The city of Santa Rosa, California, is mostly evacuated today, and fire threatens to destroy homes and businesses for the second time in since 2017. Unusual winds that gust to 40 or 50 miles per hour, known as “Diablo Winds,” are driving the Kincade Fire toward the city, taking wineries and homes in the surrounding area. And parts of Los Angeles County are burning, too.
This is what climate change looks like. Billions of dollars in damages — the 2017 Tubbs Fire caused $1.2 billion dollars in damages — and annual crises have displaced as many as 200,000 people today. This creates stress, not simply for those evacuated or who have lost their home, but also for the entire population that cannot know if or when they, too, will be faced with an advancing wildfire, as Dr. Reggie Ferreira of Tulane University explained in an Earth911 podcast today. Two million Californians are without power at this writing.
As humanity adapts to a warming climate, which contributes to the Diablo Winds that are typically rare but have aided the growth of the fires for several days straight in the Bay Area, we will need to be prepared to offer assistance. We’ve assembled a list of resources and charities you can support to help victims of another weather-related disaster.
Tracking the Fires
Knowing when and where fires are burning can help with your own anxiety. If you have friends or family in the fire areas, you can track the progress of the battle to halt the flames at the California Department of Forestry and Fire Protection or the Los Angeles Fire Department sites:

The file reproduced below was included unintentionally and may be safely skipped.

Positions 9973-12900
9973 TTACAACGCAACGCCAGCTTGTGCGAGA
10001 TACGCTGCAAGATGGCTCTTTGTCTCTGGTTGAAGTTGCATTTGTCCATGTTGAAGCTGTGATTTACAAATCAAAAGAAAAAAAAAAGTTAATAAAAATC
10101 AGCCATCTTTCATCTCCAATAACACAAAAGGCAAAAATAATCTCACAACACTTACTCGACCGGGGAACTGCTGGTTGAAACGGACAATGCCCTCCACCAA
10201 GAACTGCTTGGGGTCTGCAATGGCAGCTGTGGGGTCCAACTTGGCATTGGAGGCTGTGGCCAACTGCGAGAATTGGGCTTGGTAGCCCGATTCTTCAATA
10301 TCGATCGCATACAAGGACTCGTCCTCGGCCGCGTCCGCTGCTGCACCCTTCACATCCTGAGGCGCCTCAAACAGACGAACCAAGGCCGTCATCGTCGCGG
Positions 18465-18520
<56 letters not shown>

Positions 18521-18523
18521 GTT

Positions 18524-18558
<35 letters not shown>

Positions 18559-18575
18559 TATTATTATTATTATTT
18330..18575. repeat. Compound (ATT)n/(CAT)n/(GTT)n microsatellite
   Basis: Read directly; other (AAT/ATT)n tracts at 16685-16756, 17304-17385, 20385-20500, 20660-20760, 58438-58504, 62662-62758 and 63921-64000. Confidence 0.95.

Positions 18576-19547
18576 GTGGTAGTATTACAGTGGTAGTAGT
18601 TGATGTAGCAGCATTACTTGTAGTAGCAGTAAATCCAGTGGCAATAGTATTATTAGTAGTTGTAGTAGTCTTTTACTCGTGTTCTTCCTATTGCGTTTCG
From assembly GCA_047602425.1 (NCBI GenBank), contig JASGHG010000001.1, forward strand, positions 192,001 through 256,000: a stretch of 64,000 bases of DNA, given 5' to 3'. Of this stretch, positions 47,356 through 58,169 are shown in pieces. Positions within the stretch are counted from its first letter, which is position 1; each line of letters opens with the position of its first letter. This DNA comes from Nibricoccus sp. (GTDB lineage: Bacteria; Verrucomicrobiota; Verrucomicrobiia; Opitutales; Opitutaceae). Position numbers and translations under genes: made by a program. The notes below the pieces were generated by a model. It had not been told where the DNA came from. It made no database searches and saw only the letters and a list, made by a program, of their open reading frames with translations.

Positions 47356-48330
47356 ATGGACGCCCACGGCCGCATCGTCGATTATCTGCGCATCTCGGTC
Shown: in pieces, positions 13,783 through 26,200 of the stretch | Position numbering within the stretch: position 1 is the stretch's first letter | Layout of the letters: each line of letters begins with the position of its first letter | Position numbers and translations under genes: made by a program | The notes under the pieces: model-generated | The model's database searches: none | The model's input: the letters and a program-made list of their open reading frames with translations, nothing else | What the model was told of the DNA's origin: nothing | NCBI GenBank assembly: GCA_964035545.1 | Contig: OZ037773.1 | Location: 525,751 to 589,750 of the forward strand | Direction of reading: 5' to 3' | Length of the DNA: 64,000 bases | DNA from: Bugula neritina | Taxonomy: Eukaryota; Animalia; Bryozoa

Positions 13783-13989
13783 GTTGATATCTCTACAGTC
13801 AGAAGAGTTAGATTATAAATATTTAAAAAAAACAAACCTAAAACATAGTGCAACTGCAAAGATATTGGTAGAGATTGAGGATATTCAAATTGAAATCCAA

Services and Charities
Wildfire has become so common that several charities now maintain funds for California wildfire recovery. They include:
- The Center for Disaster Philanthropy 2019 California Wildfires Recovery Fund
- The Community Foundation of Sonoma County Resilience Fund. You can donate online, but the office has been evacuated due to fire threat.
- GlobalGiving’s California Wildfire Relief Fund has launched a $3 million campaign in response to this week’s fires.
- The Latino Community Foundation NorCal Wildfire Relief Fund relaunched its campaign to address the Kincade fire.
- The California Community Foundation Northern California Wildfire Relief program supports people affected by fire.
- The California Fire Foundation supports fallen firefighters and their families.
If You Are Affected
- The Red Cross Wildfire Relief program can be contacted by people in the disaster area for help.
- Visit the California Wildfires Statewide Recovery Resources page for assistance from the state government.
- The Federal Emergency Management Agency offers Individual Disaster Assistance when a disaster has been declared by the president.
As in earlier wildfires, the damage will not be contained in time. Following fires, which strip the land of plants that prevent erosion, mudslides and flooding are common. Even after the Kincade and Getty fires are over, the impact of a warming climate will combine in new, devastating ways.
Please consider contributing to help those affected.